Nuts and figs are a recurring theme in many other San Martin traditions in Malta including the walnut game called 'Kastelli' (Castles) which though not as popular nowadays, holds a special place in the childhood of older generations. Children would make small castles out of hazelnuts and use a walnut to knock as many as they could. Whenever someone managed to knock down someone else's castles, they would win the hazelnuts for themselves and take them home to roast and celebrate their victory.

borza ta san martin

Il-Borza ta' San Martin, via beHOLD

But the nuts they used for these games wouldn't just come out of thin air. They were gifted to the children by their parents on the morning of San Martin in a colourful bag famously known among locals as Il-Borza ta' San Martin (Saint Martin's Bag). Children would hang the empty bag on their bed on the eve of San Martin and wake up to a bag full of nuts, figs, fruits and even some sweets! Traditionally, this bounty consisted of walnuts, hazelnuts, almonds, chestnuts, figs, an apple, a tangerine, a pomegranate, an orange and the beloved Hobza ta' San Martin (Saint Martin's Bread). 

Many households still bake this sweet treat for San Martin alongside it-Torta ta' San Martin — a tart packed with all the nutty and fruity goodness found in the Borza ta' San Martin. This tart is considered to be a modernised version of the fig box. During August, when figs are at their best, families would pack a wooden or tin box with sun-dried figs, chopped roasted nuts, bay leaves, fennel seeds and anisette. They would then store it in a dry room to enjoy during the winter together with some wine!

Making The Hobza Ta' San Martin

It wouldn't be fair to talk about all this yummy San Martin goodness without showing you how you can make some of it at home for yourself. So, here is a quick easy recipe for our beloved Hobza Ta' San Martin!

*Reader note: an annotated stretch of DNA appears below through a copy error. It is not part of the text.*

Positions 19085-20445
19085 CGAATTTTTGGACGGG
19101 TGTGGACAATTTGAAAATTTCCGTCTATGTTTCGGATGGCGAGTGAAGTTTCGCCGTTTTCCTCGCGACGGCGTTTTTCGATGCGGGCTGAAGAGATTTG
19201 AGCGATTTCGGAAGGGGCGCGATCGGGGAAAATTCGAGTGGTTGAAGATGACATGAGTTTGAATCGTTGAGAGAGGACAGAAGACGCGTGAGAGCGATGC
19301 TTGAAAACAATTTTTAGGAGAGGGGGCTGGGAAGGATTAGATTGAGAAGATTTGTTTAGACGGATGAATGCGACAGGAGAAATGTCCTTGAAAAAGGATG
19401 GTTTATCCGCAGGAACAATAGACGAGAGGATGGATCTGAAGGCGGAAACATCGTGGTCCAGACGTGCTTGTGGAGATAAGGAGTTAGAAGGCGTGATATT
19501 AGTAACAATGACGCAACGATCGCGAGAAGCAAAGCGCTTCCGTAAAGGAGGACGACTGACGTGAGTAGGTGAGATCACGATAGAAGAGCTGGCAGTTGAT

hobza ta san martin

Il-Hobza ta' San Martin, via Apron & Whisk


- 400g bread flour

- 1 sachet of instant yeast

- 75g margarine (room temperature)

- 75g sugar

- 1tsp vanilla essence

- 1tsp aniseed

- 250ml milk (room temperature)

- Liquorice 

- Sesame seeds


1. Start by activating the yeast by placing the milk, sachet of yeast and 15g of sugar in a small bowl and letting it set for 15 minutes.

2. In a separate bowl, sift the flour and mix in the margarine until you get a crumbly dough texture.

3. Add the yeast mixture, aniseed, vanilla essence and the rest of the sugar to the dough and knead it for 10 to 15 minutes until the dough is elastic.

4. Cover the dough and leave it to rise for an hour.

5. Preheat your oven to 200°C and line a baking tray with backing paper.

6. Once the dough is almost double in size, knead it for a few minutes again and divide it into 6 or 8 balls depending on how big you would like the buns to be.

7. Place the dough balls on the baking tray at a good distance apart, cover them and let them sit for another 30 minutes.

8. OPTIONAL: For a sweeter treat, you may wish to make a simple syrup by mixing 50g of sugar with 50ml of water and glazing it on top of the dough balls before baking.

9. Uncover the dough balls and place the baking tray in the preheated oven for 15 to 20 minutes until golden brown.

10. Let them sit for at least 10 minutes before decorating them with some sesame seeds and liquorice right in the middle of the bun.

And there you have it — you have some Hobz ta' San Martin to complete your Borza ta' San Martin! 

For more articles about Malta and its traditions visit our Culture Tips section.

About Karl Azzopardi

Karl is a content writer who loves getting lost in the natural beauties of this world as much as he does in the fictitious lands he finds while poring through his unending book pile.

If he's not stuffing his face with a new recipe, he's probably hanging out with his friends' cats or dancing alone on the roof to nothing in particular.